16. 16. 2.0 Web Services are built from 2.0 XML object templates • Services: Operations exposed to the service consumer • Business Objects: Real world items you want the service to take an action against • Core Objects: Real world items that are the same regardless of business context • Value with Attributes: a value and associated collection of attributes • Enumerations: A list of values which may be closed or open (extensible) • Simple Objects: XML simple types which contain a single data value 16
  17. 17. Hierarchy of XML Objects represent lowest layer 17 Web Service Model Service Operation Business Object Core Object Business Object Core Object Value with Attribute VWA Enumeration Simple Type Core Object Value with Attribute VWA Enumeration Simple Type Value with Attribute VWA Enumeration Simple Type Atomic Type Enumeration Simple Type Atomic Type Simple Type Atomic Type The OpenTravel Model Designer is used if you need to make extensions to the OpenTravel Model (OTM) shown here. Value with Attribute VWA
  18. 18. Simple Type Simple Type is the most granular building block in an XML model ― a named definition of an object with descriptions, other documentation, example values equivalents and constraints Simple Types can be further defined by adding constraints: • Pattern (limit valid characters) • Character Length (min / max ) • Fraction Digits (max allowed) • Numeric Characters (total for decimal based type ) • Min /Max Inclusive/Exclusive (lower and upper bounds on the range of value) 18 Atomic Type Simple Type
  19. 19. Enumeration Enumeration can be closed... 19 Enumeration Simple Type Atomic Type • Non-implementer extensible enumerated list • Static list values or open… • Implementer extensible enumerated list • List limited to <= 100 values • Reserved “Other_” literal • When compiled the open enumeration creates an XSD simpleType for the enumerated list and a complexType with simple content to add the extension attribute
  20. 20. VWA – value with attributes • For example, the currency and currency code in the Amount VWA relate to the amount value. VWA can also have an Empty value in which case it is simply a group of attributes. • When compiled, a VWA becomes a single XSD complexType with simpleContent. The value is the base type of the simpleContent to which all attributes are added. 20 Value With Attribute (VWA) is a collection of attributes that relate to the value and exist as a simple type, open enumeration or VWA. Value w/ Attribute Enumeration Simple Type Atomic Type
  21. 21. Core Object Core Object describes multiple representations of a real- world object that is the same regardless of business context—an Address is an Address—in searching for golf courses and booking an airline ticket. A Core Object defines up to six different representations (facets) that can be used as types in other objects. • Simple Type • Summary • Detail • Roles • Simple List • Detail List 21 Core Object Value w/ Attribute Enumeration Simple Type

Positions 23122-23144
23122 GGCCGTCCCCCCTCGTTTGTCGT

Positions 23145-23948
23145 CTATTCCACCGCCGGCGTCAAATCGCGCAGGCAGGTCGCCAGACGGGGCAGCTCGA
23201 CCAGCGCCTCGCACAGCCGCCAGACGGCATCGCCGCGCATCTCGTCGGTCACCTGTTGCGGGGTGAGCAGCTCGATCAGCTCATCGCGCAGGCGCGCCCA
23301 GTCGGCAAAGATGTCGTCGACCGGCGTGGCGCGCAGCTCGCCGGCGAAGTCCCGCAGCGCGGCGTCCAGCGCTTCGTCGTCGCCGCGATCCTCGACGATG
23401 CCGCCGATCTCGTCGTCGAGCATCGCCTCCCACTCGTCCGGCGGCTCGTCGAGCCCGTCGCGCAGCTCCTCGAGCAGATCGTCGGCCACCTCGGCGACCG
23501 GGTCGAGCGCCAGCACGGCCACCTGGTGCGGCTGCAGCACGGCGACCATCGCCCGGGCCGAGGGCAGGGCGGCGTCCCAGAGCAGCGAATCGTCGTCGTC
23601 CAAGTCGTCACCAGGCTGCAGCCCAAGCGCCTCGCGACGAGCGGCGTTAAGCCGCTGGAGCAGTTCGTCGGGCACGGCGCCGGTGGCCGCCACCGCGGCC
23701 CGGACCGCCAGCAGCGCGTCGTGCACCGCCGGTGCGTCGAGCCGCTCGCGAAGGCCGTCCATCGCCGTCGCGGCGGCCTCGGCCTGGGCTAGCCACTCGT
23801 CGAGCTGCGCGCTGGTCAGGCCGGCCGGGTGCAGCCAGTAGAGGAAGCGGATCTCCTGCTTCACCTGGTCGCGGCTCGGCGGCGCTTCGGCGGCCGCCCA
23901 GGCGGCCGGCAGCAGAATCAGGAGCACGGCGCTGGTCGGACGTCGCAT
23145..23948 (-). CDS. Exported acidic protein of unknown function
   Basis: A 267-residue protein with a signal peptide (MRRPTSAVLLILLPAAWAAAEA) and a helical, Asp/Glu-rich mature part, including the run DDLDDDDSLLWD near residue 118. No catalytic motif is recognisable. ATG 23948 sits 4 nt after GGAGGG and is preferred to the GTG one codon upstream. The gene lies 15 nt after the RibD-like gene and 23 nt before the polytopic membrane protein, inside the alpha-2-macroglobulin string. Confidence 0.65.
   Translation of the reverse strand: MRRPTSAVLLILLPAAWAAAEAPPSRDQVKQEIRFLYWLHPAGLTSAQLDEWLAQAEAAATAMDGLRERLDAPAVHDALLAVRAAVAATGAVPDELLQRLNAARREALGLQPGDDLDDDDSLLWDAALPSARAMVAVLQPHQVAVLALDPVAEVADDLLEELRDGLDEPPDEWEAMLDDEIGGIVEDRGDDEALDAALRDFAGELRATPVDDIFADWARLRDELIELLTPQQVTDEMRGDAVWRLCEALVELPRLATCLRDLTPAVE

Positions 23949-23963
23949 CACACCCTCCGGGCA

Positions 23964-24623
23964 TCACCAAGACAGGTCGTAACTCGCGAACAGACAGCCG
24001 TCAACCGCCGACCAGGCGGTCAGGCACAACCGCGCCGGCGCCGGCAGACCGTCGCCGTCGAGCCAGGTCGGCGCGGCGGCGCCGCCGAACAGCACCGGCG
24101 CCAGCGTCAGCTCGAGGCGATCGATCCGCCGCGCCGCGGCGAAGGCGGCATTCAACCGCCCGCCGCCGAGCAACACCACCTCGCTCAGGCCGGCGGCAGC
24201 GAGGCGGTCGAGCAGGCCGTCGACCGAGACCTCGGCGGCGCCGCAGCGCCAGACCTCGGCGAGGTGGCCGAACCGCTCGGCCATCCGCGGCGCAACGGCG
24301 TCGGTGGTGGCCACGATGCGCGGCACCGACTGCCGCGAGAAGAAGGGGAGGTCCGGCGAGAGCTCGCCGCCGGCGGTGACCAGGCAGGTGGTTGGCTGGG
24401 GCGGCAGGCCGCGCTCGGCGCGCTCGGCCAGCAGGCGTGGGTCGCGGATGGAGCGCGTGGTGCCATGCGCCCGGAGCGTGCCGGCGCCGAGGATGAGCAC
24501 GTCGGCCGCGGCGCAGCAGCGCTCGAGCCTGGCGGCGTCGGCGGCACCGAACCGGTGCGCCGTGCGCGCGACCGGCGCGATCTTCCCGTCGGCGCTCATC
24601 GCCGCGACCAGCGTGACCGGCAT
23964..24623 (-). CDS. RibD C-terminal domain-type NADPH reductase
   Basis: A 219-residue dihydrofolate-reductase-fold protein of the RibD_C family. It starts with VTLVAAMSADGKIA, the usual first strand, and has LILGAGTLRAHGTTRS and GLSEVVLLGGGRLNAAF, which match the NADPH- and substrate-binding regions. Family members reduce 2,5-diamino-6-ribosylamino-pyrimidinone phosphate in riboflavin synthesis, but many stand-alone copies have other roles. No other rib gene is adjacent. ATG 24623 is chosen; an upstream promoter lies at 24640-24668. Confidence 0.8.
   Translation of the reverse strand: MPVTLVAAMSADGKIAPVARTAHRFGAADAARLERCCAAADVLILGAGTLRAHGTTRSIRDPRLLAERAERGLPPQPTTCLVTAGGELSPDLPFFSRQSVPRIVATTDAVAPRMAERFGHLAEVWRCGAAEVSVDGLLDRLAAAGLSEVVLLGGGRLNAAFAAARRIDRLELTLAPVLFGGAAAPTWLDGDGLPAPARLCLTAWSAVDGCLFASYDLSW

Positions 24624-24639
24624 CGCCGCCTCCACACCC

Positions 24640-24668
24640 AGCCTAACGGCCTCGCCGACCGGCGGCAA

22. 22. Business Object A Business Object defines multiple representations for a single real-world item or concept. A Business Object always includes three represen- tations or “facets”: • ID • Summary • Detail A Business Object can also define properties or sets of properties to query or find items or to be used in specific business contexts: • Custom facet • Query facet 22 Business Object Core Object Value w/ Attribute Enumeration Simple Type Example of checked bag intended for use in air travel.
  23. 23. Service Operation An OTM Library can define a service complete with 1 or more operations and Request, Response and Notification messages. • Service messages are compiled into the XSD schemas and the operations and service details are used to create the WSDL service description. • A library can have only one service. • User can delete notifications and responses as appropriate for their service interaction pattern. 23 Web Service Model Service Operation Business Object Core Object Value w/ Attribute
  24. 24. Developer Support ODN or OpenTravel Developers Network is an umbrella website to offer members and public various levels of access to product releases, publication & project calendars, educational webinars and conference materials in addition to: • Forums • Member sponsored projects to develop new model-driven, object-based schema • Travel industry glossary • OpenTravel Model Designer, Compiler (Build Extensions) and Remote Repository • Common object and segment specific libraries • Specification commenting and member review 24
  25. 25. OpenTravel 2.0 Horizon OTM-DE OpenTravel Libraries Public Release Community Development 25
  26. 26. OpenTravel 2.0 Creating Messages from Objects For more information info@opentravel.org www.opentravel.org © 2014 OpenTravel.org